Starring: Jim Sturgess, Ben Kingsley, Kate Beckinsale, David Thewlis, Michael Caine, Brendan Gleeson, Jason Flemyng, Sophie Kennedy Clark
Directed by: Brad Anderson
Synopsis: A recent medical school grad who takes a position at a mental institution soon finds himself taken with one of his colleagues — though he has no initial idea of a recent, horrifying staffing change.
Known in the UK as ‘Eliza Graves’, this is a retelling of an Edgar Allan Poe short story. As you would expect of a story coming from the pen of the ‘master of macabre’, this has enough gothic charm and creepiness to win over those who aren’t looking to be outright scared but just pleasantly chilled. Not that the film was scary in anyway, but it certainly made use of it’s setting, and was ultimately a pleasant surprise, if not a bit obvious by the end.
Jim Sturgess plays a young doctor by the name of Edward Newgate who pitches up at the titular hospital to find out how they operate. He stumbles upon a vast array of odd creatures, and that’s just the staff! Ben Kingsley plays the overbearing chief physician Silas Lamb in typical theatrical fashion, with his ‘henchman’ Mickey Finn being played creepily by David Thewlis. Newgate sets eyes on the beautiful Eliza Graves, played by Kate Beckinsale, and instantly falls for her. However, all is not what it seems as she urges him to get the hell away from Stonehearst as fast as he can. Newgate makes another discovery deep within the basements of the asylum, and this is where the first twist occurs, one to which I wasn’t overly expecting, and which, although excellent, probably took the tension out of large parts of the film. I would like to have seen them do the reveal a lot later.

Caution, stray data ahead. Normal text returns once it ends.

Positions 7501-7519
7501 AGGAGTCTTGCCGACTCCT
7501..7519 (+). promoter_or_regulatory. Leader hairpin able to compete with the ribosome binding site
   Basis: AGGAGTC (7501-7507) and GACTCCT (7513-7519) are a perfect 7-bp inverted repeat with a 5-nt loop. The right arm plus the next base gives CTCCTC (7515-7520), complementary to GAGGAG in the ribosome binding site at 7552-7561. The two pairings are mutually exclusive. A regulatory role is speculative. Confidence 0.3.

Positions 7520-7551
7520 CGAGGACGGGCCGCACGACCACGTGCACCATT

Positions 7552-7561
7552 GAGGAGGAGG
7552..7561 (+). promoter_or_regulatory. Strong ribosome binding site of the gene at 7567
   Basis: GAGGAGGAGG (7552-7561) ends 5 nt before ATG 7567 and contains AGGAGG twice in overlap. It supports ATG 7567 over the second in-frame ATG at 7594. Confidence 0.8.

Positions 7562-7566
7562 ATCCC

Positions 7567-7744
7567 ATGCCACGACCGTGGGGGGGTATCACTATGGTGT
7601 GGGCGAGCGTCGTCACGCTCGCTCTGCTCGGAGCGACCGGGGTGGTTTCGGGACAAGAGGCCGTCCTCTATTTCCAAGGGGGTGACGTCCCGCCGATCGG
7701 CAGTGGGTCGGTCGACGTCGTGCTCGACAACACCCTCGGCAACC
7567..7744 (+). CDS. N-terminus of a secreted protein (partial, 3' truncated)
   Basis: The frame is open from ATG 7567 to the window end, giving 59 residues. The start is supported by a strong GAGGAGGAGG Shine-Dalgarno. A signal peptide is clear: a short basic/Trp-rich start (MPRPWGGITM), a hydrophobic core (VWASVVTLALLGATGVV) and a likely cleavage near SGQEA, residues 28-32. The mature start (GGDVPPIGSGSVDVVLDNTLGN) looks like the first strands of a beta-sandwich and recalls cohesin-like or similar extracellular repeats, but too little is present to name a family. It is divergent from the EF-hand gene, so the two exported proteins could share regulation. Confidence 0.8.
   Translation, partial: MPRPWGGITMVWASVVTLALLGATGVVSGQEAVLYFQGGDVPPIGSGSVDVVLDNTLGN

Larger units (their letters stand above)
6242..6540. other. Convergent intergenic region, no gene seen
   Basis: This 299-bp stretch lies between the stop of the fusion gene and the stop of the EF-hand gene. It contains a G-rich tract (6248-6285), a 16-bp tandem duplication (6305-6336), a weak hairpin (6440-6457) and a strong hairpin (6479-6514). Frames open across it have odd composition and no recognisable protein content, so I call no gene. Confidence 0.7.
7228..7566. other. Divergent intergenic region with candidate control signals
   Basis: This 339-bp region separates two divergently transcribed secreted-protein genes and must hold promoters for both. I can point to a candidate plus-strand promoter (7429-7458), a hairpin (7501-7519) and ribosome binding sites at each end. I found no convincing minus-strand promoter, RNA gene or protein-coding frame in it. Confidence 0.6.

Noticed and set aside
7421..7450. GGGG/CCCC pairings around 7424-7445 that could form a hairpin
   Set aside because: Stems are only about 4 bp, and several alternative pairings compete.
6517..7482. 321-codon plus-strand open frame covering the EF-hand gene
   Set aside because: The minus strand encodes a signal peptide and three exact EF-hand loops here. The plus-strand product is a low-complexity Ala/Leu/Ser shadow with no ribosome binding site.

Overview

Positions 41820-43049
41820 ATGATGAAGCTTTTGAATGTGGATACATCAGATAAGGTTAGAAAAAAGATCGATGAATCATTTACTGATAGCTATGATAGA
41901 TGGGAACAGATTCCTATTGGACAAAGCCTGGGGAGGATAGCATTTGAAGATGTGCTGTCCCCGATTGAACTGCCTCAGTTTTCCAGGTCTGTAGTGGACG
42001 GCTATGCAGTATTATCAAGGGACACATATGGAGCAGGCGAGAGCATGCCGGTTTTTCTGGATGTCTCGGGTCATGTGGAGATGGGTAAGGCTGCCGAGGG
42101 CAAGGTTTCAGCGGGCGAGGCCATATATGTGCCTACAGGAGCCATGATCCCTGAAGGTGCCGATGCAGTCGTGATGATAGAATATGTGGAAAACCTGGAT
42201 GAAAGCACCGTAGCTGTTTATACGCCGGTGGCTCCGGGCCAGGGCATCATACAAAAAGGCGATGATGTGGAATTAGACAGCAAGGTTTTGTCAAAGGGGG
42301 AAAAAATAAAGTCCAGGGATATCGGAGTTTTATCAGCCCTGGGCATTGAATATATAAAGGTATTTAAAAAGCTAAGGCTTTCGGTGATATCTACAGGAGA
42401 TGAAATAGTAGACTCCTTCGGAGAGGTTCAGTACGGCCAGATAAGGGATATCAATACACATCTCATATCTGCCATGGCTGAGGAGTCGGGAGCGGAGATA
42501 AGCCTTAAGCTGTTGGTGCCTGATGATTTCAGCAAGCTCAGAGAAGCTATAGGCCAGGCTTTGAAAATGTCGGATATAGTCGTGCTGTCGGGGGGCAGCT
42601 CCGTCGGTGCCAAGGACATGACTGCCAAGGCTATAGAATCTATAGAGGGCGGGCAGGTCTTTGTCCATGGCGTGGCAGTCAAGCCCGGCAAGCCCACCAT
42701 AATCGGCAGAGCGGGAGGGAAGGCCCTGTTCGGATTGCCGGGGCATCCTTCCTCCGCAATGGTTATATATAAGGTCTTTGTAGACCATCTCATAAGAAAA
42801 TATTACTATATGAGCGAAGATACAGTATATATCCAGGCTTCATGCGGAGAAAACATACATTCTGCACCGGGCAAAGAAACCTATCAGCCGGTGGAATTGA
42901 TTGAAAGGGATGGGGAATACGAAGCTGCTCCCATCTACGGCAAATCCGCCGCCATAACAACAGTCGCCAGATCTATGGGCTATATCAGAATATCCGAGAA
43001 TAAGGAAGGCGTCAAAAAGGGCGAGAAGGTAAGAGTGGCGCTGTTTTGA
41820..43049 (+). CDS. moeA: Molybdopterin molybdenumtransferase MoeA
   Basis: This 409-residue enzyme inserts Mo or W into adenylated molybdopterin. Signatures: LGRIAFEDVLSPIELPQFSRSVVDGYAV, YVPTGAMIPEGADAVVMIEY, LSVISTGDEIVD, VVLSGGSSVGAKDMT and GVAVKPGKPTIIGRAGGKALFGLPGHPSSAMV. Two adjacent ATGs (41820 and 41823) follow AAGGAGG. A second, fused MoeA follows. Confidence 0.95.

As for the second and final twist, whilst not at the forefront of my mind, it was pretty obvious to be honest. Anyone who has seen the likes of Shutter Island could probably guess almost immediately where it goes, but again, this is no reason for it to enjoy the film, which revels in it’s gothic imagery and loony cast of misfits.
The cast do a good job, particularly Thewlis and Beckinsale. Ben Kingsley and Michael Caine bring their old acting chops to the fore, although Caine in a reduced role. Jim Sturgess is fine but nothing flashy. The real star of the show is the setting and the interiors of the asylum itself with it’s badly lit passage ways and eerie decoration.
Stonehearst Asylum is a movie that, I think, deserves a bigger audience, than what it will no doubt get. The fact that it isn’t a horror movie, but will no doubt be packaged as one, will probably not help it’s cause, which is a shame because I found it to be quite an enjoyable romp.